Launching in January, the Nexus One was Google’s first attempt at selling a Smartphone directly. Manufactured by HTC, the handset was one of the most powerful Android devices on the market at the time, offering a vanilla version of Android that would bring with it regular updates directly from Google, not the manufacturer.
Google called the retailing of its own phone “an experiment”, selling the device online only. Google didn’t do much in the way of promotion, instead relying on the more technologically aware to help drive demand for the device (a few writers have a Nexus One here at The Next Web). The device sold over 135,000 units in its first 72 days, the iPhone selling one million and the Motorola Droid 1.05 million – compared to its competition, the Nexus One flopped.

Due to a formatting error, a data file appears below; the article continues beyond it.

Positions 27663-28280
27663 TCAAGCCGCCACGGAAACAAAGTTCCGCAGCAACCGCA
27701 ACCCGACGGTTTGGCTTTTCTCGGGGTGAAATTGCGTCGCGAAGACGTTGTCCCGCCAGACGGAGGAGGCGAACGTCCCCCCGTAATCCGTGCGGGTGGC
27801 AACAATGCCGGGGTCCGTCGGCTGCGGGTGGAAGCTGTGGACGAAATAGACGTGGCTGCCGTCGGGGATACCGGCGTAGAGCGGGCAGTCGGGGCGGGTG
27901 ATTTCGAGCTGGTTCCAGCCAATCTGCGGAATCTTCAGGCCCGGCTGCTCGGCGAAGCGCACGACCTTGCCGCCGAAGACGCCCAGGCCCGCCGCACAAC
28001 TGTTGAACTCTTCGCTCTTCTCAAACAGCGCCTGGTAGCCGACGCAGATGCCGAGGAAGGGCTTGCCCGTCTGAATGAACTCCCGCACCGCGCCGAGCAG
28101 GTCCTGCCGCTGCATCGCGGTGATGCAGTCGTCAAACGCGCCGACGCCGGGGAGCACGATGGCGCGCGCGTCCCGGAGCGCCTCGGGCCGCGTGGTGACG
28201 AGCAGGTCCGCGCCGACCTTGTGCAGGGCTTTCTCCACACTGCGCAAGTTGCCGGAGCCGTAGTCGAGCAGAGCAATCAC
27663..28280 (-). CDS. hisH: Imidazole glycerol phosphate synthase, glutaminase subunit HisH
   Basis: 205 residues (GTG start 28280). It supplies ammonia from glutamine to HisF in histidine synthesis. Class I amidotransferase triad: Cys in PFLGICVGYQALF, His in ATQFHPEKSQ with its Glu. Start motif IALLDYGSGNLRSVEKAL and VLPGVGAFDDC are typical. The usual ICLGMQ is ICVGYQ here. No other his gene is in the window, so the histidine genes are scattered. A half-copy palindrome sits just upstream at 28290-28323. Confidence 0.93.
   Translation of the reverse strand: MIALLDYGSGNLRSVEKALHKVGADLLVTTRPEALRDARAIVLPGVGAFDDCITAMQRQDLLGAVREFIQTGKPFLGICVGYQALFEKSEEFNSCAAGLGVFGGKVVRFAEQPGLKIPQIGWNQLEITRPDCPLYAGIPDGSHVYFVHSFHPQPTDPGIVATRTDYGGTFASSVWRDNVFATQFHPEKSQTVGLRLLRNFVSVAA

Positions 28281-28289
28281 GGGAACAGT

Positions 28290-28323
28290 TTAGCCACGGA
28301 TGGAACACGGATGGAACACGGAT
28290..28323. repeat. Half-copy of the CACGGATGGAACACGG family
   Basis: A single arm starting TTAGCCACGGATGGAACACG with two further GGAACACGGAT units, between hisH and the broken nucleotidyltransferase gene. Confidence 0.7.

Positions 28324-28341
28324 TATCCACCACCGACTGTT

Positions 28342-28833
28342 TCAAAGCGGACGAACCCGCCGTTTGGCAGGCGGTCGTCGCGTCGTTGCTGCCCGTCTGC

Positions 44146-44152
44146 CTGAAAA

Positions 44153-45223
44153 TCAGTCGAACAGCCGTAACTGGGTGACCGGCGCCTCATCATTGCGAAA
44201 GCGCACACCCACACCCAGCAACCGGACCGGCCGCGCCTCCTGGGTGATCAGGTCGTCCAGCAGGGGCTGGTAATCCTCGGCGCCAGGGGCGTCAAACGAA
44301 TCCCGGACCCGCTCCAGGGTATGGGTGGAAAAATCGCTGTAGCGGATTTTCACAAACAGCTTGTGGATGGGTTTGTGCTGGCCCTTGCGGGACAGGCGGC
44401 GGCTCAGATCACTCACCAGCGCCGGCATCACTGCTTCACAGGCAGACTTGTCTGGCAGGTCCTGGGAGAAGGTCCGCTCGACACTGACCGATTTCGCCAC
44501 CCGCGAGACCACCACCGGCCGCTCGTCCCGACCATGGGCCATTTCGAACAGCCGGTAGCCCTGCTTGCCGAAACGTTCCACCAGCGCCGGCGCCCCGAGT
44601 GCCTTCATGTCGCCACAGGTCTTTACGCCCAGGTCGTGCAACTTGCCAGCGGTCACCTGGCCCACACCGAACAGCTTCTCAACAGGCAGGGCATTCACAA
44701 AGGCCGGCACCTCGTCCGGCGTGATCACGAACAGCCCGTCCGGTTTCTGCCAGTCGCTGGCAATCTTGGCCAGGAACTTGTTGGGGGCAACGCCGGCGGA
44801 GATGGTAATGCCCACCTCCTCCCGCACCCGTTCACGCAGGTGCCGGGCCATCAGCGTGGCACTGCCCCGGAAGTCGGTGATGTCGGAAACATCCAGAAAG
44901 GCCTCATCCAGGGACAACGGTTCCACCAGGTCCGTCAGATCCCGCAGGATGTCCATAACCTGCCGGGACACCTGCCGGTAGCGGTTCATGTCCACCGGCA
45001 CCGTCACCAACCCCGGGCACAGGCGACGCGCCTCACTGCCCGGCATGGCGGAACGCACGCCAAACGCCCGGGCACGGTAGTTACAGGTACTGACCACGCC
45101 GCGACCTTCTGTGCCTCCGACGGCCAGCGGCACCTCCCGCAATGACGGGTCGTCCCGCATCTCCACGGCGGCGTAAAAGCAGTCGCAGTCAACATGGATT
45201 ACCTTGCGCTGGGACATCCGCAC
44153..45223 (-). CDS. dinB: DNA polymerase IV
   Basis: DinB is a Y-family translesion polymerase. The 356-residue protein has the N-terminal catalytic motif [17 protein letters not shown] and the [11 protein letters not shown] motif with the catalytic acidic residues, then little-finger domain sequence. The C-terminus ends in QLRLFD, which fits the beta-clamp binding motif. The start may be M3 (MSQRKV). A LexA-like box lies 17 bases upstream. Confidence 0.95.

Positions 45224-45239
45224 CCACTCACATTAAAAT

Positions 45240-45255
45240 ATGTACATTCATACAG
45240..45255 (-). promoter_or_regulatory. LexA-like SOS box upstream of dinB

It wasn’t all bad for Google, as it said, it was an experiment. Google didn’t partner with many operators and it didn’t allow the device to be offered in bricks-and-mortar stores, limiting its sales potential (this was reserved for HTC with the HTC Desire, the same handset minus the Google branding).The device is successful because it still holds its own. Ask Nexus One owners if they will be swapping their phones soon, many won’t until something truly game changing comes along.